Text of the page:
We examined the diffusion of the D.A.R.E program to reduce use of illicit drugs among school-aged children and youths and the diffusion of syringe exchange programs to reduce HIV transmission among injection drug users. The D.A.R.E program was diffused widely in the United States despite a lack of evidence for its effectiveness; there has been limited diffusion of syringe exchange in the United States, despite extensive scientific evidence for its effectiveness. Multiple possible associations between diffusion and evidence of effectiveness exist, from widespread diffusion without evidence of effectiveness to limited diffusion with strong evidence of effectiveness. The decision theory concepts of framing and loss aversion may be useful for further research on the diffusion of public health innovations.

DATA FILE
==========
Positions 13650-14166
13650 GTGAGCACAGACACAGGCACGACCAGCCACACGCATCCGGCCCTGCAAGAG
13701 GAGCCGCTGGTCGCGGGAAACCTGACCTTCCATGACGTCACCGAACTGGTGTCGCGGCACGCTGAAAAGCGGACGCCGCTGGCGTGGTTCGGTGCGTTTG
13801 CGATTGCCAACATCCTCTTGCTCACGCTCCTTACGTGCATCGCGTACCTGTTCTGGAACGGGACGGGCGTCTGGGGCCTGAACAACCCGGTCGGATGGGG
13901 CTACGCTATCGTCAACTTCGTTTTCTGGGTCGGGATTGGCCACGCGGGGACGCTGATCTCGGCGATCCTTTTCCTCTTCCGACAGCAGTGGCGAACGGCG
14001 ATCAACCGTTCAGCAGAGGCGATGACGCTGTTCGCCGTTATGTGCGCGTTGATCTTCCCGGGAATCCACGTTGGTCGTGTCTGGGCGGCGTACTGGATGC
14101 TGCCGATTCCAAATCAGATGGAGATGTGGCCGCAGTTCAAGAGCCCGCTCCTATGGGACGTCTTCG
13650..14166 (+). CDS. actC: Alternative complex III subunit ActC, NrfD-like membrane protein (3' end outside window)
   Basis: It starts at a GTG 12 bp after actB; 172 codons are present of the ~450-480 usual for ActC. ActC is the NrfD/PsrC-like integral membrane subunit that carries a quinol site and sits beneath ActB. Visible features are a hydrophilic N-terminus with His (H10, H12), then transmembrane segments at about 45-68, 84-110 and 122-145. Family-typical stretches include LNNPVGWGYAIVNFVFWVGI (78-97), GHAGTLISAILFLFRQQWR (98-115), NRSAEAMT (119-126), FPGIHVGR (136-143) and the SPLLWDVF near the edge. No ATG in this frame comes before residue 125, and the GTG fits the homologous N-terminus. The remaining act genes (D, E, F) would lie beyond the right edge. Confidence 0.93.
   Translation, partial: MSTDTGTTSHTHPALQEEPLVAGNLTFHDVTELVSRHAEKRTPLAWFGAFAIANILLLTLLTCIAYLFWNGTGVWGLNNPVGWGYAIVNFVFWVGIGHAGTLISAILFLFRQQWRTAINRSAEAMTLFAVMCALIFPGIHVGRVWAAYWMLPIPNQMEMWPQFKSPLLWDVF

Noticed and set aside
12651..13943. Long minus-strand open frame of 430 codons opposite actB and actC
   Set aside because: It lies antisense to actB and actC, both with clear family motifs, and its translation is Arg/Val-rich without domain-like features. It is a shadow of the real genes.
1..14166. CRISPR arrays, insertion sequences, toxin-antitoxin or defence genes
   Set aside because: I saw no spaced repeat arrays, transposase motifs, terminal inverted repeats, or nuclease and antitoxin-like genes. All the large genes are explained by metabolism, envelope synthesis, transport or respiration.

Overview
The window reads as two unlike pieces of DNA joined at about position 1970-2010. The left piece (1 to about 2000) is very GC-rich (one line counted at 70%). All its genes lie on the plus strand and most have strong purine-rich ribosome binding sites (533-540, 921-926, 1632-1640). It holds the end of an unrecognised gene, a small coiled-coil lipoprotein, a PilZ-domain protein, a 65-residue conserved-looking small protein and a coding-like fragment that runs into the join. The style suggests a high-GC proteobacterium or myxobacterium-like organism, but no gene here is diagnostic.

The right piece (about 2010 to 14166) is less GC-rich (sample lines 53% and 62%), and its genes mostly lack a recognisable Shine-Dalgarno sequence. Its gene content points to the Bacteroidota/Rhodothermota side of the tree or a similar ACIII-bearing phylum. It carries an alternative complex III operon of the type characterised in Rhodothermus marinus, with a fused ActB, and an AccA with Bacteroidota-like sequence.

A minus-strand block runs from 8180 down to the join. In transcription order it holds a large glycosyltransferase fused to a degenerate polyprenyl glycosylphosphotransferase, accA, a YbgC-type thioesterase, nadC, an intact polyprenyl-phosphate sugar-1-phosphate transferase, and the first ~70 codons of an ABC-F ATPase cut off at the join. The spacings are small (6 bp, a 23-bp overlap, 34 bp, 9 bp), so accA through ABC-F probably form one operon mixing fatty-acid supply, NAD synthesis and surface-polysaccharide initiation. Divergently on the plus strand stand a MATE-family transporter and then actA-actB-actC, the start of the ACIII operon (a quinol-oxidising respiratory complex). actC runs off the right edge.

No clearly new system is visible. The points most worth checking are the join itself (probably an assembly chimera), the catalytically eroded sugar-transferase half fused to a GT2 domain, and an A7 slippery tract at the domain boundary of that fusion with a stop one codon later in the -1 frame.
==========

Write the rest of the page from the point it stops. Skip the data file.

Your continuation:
Diffusion of the D.A.R.E. and syringe exchange programs